Sunlight is cleansing.

  • Cockeyedview
    March 11, 2019 at 5:39 p.m.

    The woman doesn’t have enough sense to know how stupid her actions are.

  • kb2
    March 11, 2019 at 5:44 p.m.

    Hey 23CAL,
    You might wanna read the rest of the article you quoted. The final paragraph says this: Firearm homicides. We identified two qualifying studies that estimated the effects of stand-your-ground laws on firearm homicide rates. ­Webster, Crifasi, and Vernick (2014) found that these laws have uncertain effects on firearm homicides. Humphreys, ­Gasparrini, and Wiebe (2017) found a significant effect suggesting that after the law’s introduction, it increased firearm homicides in Florida. Based on these findings, we conclude that there is limited evidence that stand-your-ground laws may increase firearm homicides.

    Also, remember that there are justifiable homicides also. "Homicide" isn't synonymous with murder. And let's not forget what other crimes might have been prevented by the use of a gun in a dire situation...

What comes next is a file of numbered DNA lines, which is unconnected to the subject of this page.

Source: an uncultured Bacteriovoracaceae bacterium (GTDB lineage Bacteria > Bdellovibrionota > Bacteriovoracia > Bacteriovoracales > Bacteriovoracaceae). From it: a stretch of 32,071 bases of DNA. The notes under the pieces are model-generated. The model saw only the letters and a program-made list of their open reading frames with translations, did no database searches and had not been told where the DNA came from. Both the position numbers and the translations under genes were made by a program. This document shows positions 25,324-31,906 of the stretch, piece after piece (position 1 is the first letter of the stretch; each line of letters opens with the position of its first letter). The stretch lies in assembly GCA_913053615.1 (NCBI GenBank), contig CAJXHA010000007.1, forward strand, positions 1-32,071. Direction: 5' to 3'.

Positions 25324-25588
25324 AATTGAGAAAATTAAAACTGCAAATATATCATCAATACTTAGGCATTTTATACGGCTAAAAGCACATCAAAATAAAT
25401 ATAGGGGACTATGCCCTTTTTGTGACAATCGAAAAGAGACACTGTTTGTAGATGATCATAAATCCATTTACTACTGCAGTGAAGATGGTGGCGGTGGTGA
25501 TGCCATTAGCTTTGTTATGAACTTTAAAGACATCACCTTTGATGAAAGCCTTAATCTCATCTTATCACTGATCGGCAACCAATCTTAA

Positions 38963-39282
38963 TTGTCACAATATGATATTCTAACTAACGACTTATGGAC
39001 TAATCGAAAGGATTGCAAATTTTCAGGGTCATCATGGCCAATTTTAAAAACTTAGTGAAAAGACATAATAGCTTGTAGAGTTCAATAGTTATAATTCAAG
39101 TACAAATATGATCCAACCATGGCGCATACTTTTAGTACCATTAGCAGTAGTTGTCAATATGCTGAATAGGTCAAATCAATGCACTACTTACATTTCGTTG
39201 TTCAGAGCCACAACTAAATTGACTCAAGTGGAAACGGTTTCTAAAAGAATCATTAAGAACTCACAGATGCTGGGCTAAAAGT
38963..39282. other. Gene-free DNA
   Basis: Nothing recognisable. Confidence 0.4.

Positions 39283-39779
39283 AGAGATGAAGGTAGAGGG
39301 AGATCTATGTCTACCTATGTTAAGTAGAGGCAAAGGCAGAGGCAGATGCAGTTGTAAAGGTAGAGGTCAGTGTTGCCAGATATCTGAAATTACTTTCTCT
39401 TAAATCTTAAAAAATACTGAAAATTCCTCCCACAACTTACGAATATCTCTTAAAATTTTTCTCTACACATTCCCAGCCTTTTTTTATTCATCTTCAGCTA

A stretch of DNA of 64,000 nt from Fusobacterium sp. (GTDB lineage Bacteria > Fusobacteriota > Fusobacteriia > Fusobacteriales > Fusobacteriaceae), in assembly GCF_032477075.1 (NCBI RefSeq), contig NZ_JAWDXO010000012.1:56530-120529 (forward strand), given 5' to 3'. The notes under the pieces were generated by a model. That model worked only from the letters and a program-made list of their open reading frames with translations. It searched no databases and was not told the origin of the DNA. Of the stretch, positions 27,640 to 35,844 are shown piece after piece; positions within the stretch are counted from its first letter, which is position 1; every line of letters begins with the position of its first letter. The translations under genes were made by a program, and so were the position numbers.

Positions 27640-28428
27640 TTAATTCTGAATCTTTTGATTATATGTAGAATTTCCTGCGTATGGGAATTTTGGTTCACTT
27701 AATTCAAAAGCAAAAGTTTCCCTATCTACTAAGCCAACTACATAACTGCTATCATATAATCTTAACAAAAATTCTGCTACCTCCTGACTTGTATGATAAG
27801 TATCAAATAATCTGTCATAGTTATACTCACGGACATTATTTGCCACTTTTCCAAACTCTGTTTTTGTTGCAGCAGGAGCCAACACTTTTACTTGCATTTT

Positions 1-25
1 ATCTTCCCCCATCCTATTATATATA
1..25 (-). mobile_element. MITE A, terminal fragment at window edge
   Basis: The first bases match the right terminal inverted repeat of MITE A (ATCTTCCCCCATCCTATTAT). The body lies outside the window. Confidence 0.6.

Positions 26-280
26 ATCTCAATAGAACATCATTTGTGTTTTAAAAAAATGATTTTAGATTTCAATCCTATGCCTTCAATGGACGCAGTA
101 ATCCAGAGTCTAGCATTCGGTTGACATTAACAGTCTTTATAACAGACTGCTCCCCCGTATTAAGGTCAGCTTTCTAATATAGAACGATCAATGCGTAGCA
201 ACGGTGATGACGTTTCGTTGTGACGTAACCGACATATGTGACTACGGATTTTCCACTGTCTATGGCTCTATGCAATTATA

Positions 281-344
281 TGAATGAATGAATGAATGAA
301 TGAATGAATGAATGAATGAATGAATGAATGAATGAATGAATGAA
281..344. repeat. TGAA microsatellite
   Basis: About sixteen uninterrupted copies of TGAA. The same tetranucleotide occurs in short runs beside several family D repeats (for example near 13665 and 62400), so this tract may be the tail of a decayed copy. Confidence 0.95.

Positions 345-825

• NoUserName
    March 11, 2019 at 5:57 p.m.

    23 - "However, this has absolutely nothing to do with stand your ground laws, because you have no obligation under them to retreat if inside your home." and "Cheng and Hoekstra (2013), found stand-your-ground laws to be associated with significant increases in homicide rates of 6 to 11 percent."
    Actually, the 2013 article was referring to, among other things, the change in laws regarding retreat. So your 6-12% increase INCLUDES blowing away somebody who breaks into your home.
    The changes included in that 2013 article are: "Elements of these laws include removing the duty to retreat in places outside of one's home, adding a presumption of reasonable belief of imminent harm, and removing civil liability for those acting under the law."
    What I didn't see easily in the articles cited is how many of of those homicides were considered justified given the change in laws.

  • titleist10
    March 11, 2019 at 5:58 p.m.

    Blacks should teach blacks to OBEY police officers and they would not have near the number of problems-this applies to ALL PEOPLE